These objects are accomplished by the following invention which in its general aspects comprises bringing an organic halide in the vapor phase mixed with hydrogen, into contact with highly efficient catalysts. The gaseous reactants may be under either atmospheric or superatmospheric pressure, while the temperature may range from 200". to 600 C. We have found that the sulfides ofmetals occurring in the sixth group of the periodic table, particularly those of the subgroup containing chromium, molybdenum and tungsten are far superior to catalysts of the type previously used in that theyare more active, less susceptible to poisoning, and more easily and cheaply prepared. 0 In the following examples are set forth several 00 of the preferred embodiments of this invention, but they are presented only as illustrations and not as limitations.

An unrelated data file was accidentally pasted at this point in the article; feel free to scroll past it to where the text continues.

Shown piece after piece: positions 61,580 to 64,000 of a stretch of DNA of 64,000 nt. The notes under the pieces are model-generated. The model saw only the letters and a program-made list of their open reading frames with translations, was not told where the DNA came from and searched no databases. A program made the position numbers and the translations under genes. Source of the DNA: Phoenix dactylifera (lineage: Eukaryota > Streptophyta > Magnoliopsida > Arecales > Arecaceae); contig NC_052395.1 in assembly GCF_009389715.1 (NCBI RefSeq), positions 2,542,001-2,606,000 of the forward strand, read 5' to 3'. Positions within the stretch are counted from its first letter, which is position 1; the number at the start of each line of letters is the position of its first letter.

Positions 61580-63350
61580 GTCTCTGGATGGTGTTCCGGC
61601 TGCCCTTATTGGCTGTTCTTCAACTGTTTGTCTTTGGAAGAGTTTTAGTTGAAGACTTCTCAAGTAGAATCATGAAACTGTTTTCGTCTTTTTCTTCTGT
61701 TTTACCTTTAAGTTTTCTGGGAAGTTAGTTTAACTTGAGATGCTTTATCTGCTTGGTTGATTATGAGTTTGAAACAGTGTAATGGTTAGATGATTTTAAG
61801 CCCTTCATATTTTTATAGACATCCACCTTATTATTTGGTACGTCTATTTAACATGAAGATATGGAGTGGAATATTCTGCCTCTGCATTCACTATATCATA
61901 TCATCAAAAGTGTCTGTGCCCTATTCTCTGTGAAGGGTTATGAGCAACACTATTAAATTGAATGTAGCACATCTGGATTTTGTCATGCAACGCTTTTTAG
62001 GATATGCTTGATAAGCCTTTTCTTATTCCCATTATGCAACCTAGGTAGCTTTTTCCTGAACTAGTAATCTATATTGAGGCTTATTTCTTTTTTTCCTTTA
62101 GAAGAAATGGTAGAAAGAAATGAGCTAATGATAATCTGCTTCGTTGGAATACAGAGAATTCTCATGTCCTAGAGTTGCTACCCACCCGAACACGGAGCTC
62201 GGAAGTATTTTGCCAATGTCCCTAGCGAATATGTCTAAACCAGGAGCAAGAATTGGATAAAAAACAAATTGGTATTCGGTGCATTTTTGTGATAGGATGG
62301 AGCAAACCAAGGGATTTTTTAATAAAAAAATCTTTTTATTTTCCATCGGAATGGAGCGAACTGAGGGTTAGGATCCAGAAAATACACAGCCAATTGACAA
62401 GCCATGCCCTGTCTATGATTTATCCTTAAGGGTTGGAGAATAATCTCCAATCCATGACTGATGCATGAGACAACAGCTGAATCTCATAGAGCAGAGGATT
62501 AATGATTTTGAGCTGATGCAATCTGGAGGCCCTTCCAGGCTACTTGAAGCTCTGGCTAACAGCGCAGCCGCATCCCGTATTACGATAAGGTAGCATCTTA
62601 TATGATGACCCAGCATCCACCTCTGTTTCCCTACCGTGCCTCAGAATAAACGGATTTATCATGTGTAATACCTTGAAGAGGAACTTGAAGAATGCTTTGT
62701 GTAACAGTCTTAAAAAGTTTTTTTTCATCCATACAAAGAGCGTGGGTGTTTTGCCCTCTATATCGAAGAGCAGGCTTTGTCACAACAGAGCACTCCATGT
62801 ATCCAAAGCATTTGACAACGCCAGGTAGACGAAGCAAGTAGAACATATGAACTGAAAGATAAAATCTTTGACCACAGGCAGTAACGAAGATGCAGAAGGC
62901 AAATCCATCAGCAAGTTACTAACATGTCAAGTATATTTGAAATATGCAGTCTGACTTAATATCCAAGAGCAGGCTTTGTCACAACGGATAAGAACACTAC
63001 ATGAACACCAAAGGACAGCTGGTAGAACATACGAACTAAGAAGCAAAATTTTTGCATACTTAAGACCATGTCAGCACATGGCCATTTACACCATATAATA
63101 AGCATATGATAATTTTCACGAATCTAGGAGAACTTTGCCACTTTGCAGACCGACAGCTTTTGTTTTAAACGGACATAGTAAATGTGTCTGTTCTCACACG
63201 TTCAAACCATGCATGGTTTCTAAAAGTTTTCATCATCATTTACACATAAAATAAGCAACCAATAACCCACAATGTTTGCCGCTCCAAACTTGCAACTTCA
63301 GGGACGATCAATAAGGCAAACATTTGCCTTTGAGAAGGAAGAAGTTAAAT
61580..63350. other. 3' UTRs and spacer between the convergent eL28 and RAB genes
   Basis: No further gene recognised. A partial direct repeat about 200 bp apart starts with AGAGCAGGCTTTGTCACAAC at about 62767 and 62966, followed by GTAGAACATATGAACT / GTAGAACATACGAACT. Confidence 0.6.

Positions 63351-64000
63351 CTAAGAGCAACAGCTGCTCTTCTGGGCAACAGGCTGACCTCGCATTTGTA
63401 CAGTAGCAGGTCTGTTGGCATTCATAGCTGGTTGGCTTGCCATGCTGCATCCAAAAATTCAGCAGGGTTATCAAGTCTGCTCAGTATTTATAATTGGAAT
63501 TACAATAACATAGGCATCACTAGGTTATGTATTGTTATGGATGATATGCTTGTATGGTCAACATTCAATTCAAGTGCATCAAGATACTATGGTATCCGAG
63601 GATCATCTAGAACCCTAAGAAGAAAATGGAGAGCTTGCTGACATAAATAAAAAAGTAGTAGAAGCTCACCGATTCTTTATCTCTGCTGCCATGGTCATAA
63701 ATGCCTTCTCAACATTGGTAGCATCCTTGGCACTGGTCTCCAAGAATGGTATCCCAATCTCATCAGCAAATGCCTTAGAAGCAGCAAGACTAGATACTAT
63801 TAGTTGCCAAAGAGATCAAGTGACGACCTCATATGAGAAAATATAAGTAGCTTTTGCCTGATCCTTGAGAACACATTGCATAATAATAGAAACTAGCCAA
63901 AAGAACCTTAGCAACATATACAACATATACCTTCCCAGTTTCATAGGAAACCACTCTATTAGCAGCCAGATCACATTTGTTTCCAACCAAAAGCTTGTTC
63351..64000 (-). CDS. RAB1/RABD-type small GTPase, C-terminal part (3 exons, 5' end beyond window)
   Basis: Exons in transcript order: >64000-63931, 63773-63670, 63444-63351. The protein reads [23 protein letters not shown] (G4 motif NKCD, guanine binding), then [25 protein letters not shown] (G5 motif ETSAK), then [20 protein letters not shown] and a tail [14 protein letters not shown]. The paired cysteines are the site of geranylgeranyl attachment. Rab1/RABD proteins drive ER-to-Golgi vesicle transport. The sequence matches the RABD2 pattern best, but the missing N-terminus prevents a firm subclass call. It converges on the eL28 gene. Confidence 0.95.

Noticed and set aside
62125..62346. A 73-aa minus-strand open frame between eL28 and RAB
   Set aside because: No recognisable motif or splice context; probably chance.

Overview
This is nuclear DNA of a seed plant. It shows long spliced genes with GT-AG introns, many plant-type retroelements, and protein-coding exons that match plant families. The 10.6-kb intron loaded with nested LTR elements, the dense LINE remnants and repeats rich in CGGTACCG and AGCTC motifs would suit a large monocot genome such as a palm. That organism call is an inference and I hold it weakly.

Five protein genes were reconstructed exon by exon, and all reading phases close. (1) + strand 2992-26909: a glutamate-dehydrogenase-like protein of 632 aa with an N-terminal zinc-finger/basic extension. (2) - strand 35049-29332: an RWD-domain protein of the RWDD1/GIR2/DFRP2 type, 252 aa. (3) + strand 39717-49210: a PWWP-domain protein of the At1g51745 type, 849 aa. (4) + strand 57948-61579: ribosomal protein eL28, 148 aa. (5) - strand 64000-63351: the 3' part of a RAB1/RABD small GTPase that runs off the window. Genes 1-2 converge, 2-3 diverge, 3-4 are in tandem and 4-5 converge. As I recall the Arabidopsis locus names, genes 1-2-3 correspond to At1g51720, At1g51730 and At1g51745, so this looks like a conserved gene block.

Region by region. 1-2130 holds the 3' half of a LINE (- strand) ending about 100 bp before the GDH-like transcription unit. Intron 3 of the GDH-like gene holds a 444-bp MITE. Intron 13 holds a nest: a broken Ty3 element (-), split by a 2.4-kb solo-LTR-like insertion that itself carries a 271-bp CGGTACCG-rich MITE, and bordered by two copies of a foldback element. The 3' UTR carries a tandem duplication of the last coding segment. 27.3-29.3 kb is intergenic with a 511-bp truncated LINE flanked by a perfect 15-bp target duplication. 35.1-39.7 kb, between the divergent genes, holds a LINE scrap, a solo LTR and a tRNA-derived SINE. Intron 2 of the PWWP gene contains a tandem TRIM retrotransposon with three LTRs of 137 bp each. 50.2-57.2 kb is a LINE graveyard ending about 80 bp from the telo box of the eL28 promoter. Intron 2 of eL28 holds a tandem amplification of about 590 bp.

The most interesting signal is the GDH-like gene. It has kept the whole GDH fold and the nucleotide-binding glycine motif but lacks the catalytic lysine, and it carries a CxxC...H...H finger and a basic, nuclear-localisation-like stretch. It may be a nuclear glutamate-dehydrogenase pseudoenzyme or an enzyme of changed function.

Example 1 A catalyst was prepared as follows; 370 g. of
. molybdenum sulfide.
ammonium molybdate was dissolved in 350 cc. of distilled water and 250 cc. of ammonium hydroxide. Hydrogen sulfide was then passed through the solution until precipitation of the reddish brown ammonium sulfo-molybdate was complete. The mixture was then diluted with 500 cc.-of distilled water and acidified by the addition of a. mixture of equal parts by volume of concentrated sulfuric acid and water. The acid solution was added until the precipitate changed in color from 10 dark red to black, the ammonium sulfo-molybdate being thus decomposed to the insoluble This precipitate was filtered, washed, and dried, compressed into hard cakes and broken up to 8-12 mesh grain size. 1 Twenty-five cc. of this catalyst was enclosed in a pressure resisting reaction tube and heated to 400 C. in a diphenyl vapor bath. 119 g. or 1.06 moles of chlorbenzene was vaporized per hour and passed together with '7-8 moles of hydrogen 0 through the catalyst under a pressure of 200 atmospheres. Under these conditions 90% of the chlorbenzene was converted to benzene, with the formation of an equivalent amount of HCl. No hydrogenation of the ring occurred. 25